Orange County supervisors voted Tuesday to reopen parking lots at county parks and approved a plan to boost COVID-19 testing according to state guidelines.
Supervisor Don Wagner made the motion to reopen the parking lots for the parks, but parking lots for beaches will remain closed. Parks themselves have never been closed during the coronavirus pandemic.
“Why not beaches?” Board Chairwoman Michelle Steel asked.
Wagner said he wanted to avoid antagonizing Gov. Gavin Newsom, who ordered a shutdown of the county’s beaches but later worked out compromises to allow for active-use only.
“That’s in response to the concerns from folks in Sacramento,” Wagner said. “But we aren’t seeing the same hoops being asked of us to jump through in regards to the parks.”
Supervisor Lisa Bartlett said the south county cities with beaches in her district don’t want the parking lots reopened.
Events and activities will not be offered at the parks, Orange County CEO Frank Kim said. Opening the lots will just make it easier for residents to keep using the parks for hiking and exercise, he said.
The supervisors also voted to adopt California Department of Public Health guidelines for expanding COVID-19 testing and to direct county staff to ramp up efforts to test more residents. This comes as more tests have become available. The state updates its guidelines because of the availability of more tests.
The state has created two tiers for testing. Tier 1 applies to hospitalized patients, health care workers, first responders and social service employees whether they are sick or asymptomatic, residents 65 or older whether they are sick or not or anyone with chronic medical conditions that make them vulnerable to coronavirus.
The first tier also expands testing in skilled nursing and congregant facilities and for frontline workers in grocery stores and utilities.
The second tier is for lower-risk people who do not have symptoms.
Wagner questioned why the county should be ramping up testing when there does not appear to be a great demand for it.
“I’m not sure what this adds to our debate or how this helps out our citizens when we already have three times the number of tests available today” that are being used, Wagner said.
Supervisor Andrew Do, who is on the testing ad-hoc committee with Supervisor Doug Chaffee, said expanded testing will be particularly useful in reaching out to the “underserved communities” where the outbreaks are highest. Do said a UC Irvine study showed that Latinos in particular are being hard hit by the virus.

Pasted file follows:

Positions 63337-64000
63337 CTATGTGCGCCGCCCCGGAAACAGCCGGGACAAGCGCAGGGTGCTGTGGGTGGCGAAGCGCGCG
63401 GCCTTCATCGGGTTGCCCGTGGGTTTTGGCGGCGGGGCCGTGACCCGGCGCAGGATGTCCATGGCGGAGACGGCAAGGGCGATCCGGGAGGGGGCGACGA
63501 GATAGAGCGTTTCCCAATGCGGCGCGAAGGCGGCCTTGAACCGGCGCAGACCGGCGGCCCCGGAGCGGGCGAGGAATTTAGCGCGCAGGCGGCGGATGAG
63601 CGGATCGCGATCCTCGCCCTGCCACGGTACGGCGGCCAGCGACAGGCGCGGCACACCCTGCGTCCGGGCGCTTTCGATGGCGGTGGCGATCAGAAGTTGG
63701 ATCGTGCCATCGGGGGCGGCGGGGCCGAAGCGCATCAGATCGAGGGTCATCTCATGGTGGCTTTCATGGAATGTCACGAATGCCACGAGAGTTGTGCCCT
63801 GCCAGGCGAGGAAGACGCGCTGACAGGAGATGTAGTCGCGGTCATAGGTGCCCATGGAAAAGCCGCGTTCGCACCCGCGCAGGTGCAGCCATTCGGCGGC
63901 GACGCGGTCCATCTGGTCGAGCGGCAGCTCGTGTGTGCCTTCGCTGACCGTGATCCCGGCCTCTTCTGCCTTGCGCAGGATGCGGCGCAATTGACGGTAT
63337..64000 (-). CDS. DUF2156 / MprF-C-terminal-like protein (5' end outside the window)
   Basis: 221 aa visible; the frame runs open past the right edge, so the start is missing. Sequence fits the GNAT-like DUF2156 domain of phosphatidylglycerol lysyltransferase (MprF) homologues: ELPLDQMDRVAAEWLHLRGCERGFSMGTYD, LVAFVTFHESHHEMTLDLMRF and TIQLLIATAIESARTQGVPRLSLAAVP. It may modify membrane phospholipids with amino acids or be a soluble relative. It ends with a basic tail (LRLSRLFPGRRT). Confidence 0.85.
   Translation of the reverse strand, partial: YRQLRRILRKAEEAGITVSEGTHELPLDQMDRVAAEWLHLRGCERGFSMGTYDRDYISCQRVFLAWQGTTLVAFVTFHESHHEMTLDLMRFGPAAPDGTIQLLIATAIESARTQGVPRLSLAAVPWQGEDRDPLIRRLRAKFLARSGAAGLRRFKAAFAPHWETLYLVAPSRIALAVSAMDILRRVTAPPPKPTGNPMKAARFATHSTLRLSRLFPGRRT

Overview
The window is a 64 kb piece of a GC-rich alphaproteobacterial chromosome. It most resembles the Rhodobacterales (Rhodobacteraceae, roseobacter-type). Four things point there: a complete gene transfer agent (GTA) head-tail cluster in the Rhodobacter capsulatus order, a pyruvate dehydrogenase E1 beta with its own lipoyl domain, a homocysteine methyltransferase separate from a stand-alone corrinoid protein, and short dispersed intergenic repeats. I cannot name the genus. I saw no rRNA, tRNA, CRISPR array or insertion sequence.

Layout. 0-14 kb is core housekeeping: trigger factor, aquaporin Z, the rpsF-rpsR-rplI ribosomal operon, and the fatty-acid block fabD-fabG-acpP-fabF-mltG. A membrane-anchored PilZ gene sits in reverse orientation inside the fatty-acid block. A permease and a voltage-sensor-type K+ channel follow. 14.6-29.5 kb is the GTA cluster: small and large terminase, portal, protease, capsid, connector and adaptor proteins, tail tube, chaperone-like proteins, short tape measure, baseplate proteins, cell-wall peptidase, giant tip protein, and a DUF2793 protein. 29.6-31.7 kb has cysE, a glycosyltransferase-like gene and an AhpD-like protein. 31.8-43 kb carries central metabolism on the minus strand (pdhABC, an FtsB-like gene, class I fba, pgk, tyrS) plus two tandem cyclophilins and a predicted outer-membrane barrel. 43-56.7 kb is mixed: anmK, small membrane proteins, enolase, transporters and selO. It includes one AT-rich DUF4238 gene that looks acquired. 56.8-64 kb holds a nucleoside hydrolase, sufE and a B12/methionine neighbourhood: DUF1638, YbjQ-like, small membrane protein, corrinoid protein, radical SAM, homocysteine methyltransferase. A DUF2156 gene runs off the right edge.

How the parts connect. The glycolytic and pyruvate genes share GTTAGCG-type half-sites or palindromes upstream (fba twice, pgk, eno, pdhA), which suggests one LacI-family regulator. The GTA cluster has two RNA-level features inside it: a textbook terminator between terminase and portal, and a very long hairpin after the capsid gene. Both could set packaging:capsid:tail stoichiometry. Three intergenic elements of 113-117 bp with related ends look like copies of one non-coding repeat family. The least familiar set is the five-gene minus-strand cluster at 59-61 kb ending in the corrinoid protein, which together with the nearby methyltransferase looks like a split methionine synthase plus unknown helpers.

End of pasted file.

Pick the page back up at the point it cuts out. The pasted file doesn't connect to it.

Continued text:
“Until now the testing for those communities has been very low,” Do said. “So this is more of a focus on our effort in terms of outreach.”
County officials have been recently offering testing in community clinics, Do said.
The supervisors rejected a motion to share $75 million from $554 million in Coronavirus Aid, Relief and Economic Security Act funding with cities in the county.
Do argued for more oversight from the county in any spending that is doled out to the cities.
“I like the idea that we should look for ways to help small businesses, but it should be something that we as supervisors participate in and carry out the will of this board through the criteria that we set out,” Do said.
Bartlett warned that officials “need a detailed look at CARES Act funding” to make sure it is spent legally.
Do asked Kim and his staff to “come back with a plan,” because, “I’m not ready to vote on anything off the cuff.”
More than three dozen public speakers, most of whom did not wear face masks, implored the board to rebel against shutdown orders for businesses and schools.
The board agreed to teaming up with officials in San Bernardino, Riverside and San Diego counties to seek variances from the state’s requirements to reopen. County officials contend that some of the requirements, such as avoiding a COVID-19-related death for two weeks, is an impossible hurdle for the more populous urban counties.
“You’ve got Alpine County with 4,000 residents,” Bartlett said. “Well, with Orange County with 3.2 million residents we’re held to the same standards.”
Kim said county officials are working on a different look at the statistics to show how much the county has slowed the transmission of COVID-19 so they can ask for an exception on the death toll rule.
“We have to be ready to present what it is that we believe are appropriate metrics,” Kim said.
“Maybe it’s zero deaths in two days,’ Bartlett said. “But we need to put some realistic numbers and percentages together because people really want to get back to work … We need a plan that’s driven by public safety and health protocols so the public feels safe.”
Responding to calls for the county to relax the stay-at-home orders, Wagner said they cannot buck the state.
” The governor said if you don’t get in line he’s going to cut off emergency funds,” Wagner said. “Like it or not we do have to look at the state for some assistance. The governor has said to businesses that may try to open in defiance of his order, if you have a liquor license I’m going to pull it.”
Wagner added that Newsom “is threatening all those barbershops and salons” with a revocation of cosmetology licenses, “we’re hearing for up to three years.”
Wagner argued that he believes there are constitutional questions that can be raised about the governor’s authority in the pandemic, but he noted a federal judge in Santa Ana last week refused to grant a temporary restraining order lifting the governor’s beach shutdown order in Newport Beach.
“Your fight is with Sacramento,” Wagner said. “This regional approach (with fellow neighboring counties) is absolutely the way for us to get control back and wrest it from Sacramento and do the right thing.”